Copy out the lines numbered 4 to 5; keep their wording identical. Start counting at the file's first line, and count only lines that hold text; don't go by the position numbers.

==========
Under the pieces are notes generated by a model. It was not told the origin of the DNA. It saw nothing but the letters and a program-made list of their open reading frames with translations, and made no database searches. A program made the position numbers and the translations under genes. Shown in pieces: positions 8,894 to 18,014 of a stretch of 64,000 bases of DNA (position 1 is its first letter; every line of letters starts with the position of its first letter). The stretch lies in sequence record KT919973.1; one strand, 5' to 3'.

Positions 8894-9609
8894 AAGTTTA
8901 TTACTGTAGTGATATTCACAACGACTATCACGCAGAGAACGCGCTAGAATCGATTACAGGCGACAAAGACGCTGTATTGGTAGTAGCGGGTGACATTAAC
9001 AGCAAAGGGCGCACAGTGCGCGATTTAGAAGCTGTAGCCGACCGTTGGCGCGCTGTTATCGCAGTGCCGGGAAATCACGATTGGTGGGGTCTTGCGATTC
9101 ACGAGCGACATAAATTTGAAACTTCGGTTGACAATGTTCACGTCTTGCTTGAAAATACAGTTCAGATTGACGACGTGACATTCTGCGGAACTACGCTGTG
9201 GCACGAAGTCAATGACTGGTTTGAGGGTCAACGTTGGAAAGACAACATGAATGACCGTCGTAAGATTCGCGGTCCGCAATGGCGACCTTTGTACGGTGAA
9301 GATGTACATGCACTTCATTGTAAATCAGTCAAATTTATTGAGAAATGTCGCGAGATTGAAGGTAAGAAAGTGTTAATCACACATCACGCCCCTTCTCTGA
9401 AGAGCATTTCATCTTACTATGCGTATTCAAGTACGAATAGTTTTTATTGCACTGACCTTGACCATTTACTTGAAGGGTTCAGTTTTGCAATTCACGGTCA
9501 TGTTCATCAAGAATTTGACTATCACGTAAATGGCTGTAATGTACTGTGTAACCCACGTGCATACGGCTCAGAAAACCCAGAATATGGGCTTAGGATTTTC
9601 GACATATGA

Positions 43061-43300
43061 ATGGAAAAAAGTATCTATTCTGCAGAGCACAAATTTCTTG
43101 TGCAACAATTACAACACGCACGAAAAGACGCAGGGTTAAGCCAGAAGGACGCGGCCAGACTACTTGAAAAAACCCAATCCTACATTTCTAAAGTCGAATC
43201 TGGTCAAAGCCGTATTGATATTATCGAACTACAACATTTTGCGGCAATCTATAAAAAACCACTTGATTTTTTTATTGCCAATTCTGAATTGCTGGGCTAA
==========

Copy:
8901 TTACTGTAGTGATATTCACAACGACTATCACGCAGAGAACGCGCTAGAATCGATTACAGGCGACAAAGACGCTGTATTGGTAGTAGCGGGTGACATTAAC
9001 AGCAAAGGGCGCACAGTGCGCGATTTAGAAGCTGTAGCCGACCGTTGGCGCGCTGTTATCGCAGTGCCGGGAAATCACGATTGGTGGGGTCTTGCGATTC